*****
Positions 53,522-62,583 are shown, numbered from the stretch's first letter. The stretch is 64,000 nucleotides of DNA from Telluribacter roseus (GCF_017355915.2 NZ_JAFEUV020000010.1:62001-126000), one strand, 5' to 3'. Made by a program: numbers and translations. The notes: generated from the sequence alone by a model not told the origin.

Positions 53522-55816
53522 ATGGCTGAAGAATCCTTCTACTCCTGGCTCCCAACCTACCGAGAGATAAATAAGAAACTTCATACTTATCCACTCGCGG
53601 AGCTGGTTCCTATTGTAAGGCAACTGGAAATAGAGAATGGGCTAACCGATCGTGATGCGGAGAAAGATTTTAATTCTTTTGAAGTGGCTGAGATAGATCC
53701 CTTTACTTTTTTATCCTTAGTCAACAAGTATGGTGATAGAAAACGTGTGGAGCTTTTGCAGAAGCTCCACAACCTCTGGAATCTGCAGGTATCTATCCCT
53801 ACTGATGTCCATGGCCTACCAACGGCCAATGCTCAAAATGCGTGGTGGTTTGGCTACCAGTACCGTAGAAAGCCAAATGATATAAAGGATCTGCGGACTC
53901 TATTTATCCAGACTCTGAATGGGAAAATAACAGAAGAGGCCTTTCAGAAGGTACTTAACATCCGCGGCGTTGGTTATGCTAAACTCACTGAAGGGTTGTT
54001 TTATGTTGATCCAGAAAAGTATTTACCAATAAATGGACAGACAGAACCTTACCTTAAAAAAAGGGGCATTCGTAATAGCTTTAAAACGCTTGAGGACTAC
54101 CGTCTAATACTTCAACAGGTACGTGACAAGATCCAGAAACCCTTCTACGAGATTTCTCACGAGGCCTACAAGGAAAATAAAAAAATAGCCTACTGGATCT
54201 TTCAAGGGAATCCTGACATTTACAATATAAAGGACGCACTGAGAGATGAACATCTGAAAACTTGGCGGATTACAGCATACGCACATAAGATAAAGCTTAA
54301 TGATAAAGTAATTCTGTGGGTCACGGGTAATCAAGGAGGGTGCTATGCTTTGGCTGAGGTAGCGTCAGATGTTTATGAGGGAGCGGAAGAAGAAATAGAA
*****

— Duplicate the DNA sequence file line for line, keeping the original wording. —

Positions 53,522-62,583 are shown, numbered from the stretch's first letter. The stretch is 64,000 nucleotides of DNA from Telluribacter roseus (GCF_017355915.2 NZ_JAFEUV020000010.1:62001-126000), one strand, 5' to 3'. Made by a program: numbers and translations. The notes: generated from the sequence alone by a model not told the origin.

Positions 53522-55816
53522 ATGGCTGAAGAATCCTTCTACTCCTGGCTCCCAACCTACCGAGAGATAAATAAGAAACTTCATACTTATCCACTCGCGG
53601 AGCTGGTTCCTATTGTAAGGCAACTGGAAATAGAGAATGGGCTAACCGATCGTGATGCGGAGAAAGATTTTAATTCTTTTGAAGTGGCTGAGATAGATCC
53701 CTTTACTTTTTTATCCTTAGTCAACAAGTATGGTGATAGAAAACGTGTGGAGCTTTTGCAGAAGCTCCACAACCTCTGGAATCTGCAGGTATCTATCCCT
53801 ACTGATGTCCATGGCCTACCAACGGCCAATGCTCAAAATGCGTGGTGGTTTGGCTACCAGTACCGTAGAAAGCCAAATGATATAAAGGATCTGCGGACTC
53901 TATTTATCCAGACTCTGAATGGGAAAATAACAGAAGAGGCCTTTCAGAAGGTACTTAACATCCGCGGCGTTGGTTATGCTAAACTCACTGAAGGGTTGTT
54001 TTATGTTGATCCAGAAAAGTATTTACCAATAAATGGACAGACAGAACCTTACCTTAAAAAAAGGGGCATTCGTAATAGCTTTAAAACGCTTGAGGACTAC
54101 CGTCTAATACTTCAACAGGTACGTGACAAGATCCAGAAACCCTTCTACGAGATTTCTCACGAGGCCTACAAGGAAAATAAAAAAATAGCCTACTGGATCT
54201 TTCAAGGGAATCCTGACATTTACAATATAAAGGACGCACTGAGAGATGAACATCTGAAAACTTGGCGGATTACAGCATACGCACATAAGATAAAGCTTAA
54301 TGATAAAGTAATTCTGTGGGTCACGGGTAATCAAGGAGGGTGCTATGCTTTGGCTGAGGTAGCGTCAGATGTTTATGAGGGAGCGGAAGAAGAAATAGAA